Common Hernia Treatments

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Doctor's View on Common Hernia Treatments

Comment by Charles P. Davis, MD, PhD

What is a hernia?

Hernias are bulges of material, usually contained in a body cavity, that protrude through the cavity's wall. Although hernias may infrequently occur in many parts of the body, the usual hernias encountered are composed of intestines or abdominal fatty tissue that is pushed through a defect, weakness, or entry/exit sites of structures that normally pass through in the abdominal wall (for example, the femoral canal or the closed pathway where the testicles descended during fetal development). Abdominal hernias can occur in men, women, and children at any age, but most occur in middle-aged and elderly men. They are diagnosed by feeling the bulge in the abdomen. The type of hernia depends on where it occurs (inguinal, femoral, umbilical, and others). Any condition that increases pressure on the abdominal cavity may cause a hernia (for example, coughing, heavy lifting, straining during a bowel movement, obesity). Although some hernias are painless, many are not and may lead to nausea and vomiting. Some hernias can be reduced (pushed back into the cavity) others may not (incarcerated hernias). If the incarcerated hernia is so tight that it cuts off the blood supply to the intestine segment that forms the bulge, the hernia is termed strangulated and is a medical emergency; however, any irreducible hernia needs medical evaluation.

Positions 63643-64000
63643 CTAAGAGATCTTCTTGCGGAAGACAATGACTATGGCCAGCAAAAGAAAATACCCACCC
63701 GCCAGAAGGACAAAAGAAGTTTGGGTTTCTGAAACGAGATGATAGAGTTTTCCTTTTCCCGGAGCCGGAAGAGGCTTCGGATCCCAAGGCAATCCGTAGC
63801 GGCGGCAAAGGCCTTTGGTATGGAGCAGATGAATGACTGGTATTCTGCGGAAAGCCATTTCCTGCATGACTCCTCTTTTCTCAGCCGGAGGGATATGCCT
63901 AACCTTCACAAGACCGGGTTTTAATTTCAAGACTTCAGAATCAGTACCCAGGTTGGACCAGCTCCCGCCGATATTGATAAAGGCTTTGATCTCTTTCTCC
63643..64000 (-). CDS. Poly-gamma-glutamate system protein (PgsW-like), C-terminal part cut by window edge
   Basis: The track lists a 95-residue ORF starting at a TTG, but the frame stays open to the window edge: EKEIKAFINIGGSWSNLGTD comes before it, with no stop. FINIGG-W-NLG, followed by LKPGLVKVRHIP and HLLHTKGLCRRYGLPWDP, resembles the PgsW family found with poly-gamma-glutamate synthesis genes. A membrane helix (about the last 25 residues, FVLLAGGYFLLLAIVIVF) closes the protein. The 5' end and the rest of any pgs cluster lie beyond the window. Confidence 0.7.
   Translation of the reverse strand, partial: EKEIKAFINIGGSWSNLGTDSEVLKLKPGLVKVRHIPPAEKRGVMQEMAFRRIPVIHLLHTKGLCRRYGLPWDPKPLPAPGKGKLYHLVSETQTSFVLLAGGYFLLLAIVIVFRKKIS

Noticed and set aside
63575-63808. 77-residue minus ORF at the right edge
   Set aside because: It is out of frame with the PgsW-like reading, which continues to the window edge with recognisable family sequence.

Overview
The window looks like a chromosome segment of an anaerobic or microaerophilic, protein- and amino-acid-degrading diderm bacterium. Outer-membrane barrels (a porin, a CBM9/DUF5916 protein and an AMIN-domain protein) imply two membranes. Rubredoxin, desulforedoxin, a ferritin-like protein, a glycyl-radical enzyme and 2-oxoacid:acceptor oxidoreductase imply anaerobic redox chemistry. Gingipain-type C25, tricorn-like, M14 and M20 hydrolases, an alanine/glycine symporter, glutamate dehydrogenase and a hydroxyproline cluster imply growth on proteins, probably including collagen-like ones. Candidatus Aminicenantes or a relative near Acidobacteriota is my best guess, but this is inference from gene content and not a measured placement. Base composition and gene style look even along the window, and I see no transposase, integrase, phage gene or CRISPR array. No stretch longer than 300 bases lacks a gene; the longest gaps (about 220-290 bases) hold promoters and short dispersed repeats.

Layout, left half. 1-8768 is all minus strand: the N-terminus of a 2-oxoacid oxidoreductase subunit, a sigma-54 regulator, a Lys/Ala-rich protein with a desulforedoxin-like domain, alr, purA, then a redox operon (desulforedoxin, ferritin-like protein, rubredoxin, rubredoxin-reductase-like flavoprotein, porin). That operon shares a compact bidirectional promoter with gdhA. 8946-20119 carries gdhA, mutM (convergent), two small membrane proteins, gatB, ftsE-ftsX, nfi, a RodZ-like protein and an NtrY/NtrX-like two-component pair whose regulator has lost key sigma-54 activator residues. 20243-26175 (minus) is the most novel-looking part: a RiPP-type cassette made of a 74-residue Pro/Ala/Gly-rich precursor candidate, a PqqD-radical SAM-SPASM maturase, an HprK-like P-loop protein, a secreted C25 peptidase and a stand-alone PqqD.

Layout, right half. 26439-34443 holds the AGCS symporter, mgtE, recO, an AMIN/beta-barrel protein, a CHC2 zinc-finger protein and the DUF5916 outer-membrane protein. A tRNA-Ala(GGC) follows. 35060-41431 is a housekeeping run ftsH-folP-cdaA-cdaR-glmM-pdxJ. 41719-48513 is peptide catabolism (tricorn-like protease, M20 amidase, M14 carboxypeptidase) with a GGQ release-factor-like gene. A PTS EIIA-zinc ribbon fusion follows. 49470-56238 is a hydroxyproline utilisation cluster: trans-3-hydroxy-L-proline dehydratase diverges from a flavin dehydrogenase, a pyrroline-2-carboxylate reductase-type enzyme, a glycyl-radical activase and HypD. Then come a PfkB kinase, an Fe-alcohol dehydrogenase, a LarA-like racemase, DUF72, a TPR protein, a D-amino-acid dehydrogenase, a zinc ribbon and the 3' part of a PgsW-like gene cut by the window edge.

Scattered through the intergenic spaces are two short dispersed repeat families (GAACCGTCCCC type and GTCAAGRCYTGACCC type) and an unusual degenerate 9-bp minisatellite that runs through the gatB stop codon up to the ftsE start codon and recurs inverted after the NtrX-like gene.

Common hernia treatments

Surgical repair is indicated for most hernias. All irreducible hernias need immediate evaluation because of the possibility of becoming strangulated. In some situations, surgery may be delayed or unable to be performed. Your doctor may prescribe trusses or belts to help keep the hernia reduced. People with hernias and those that have had surgical repair of hernias should avoid heavy lifting and other activities that cause high intra-abdominal pressure.

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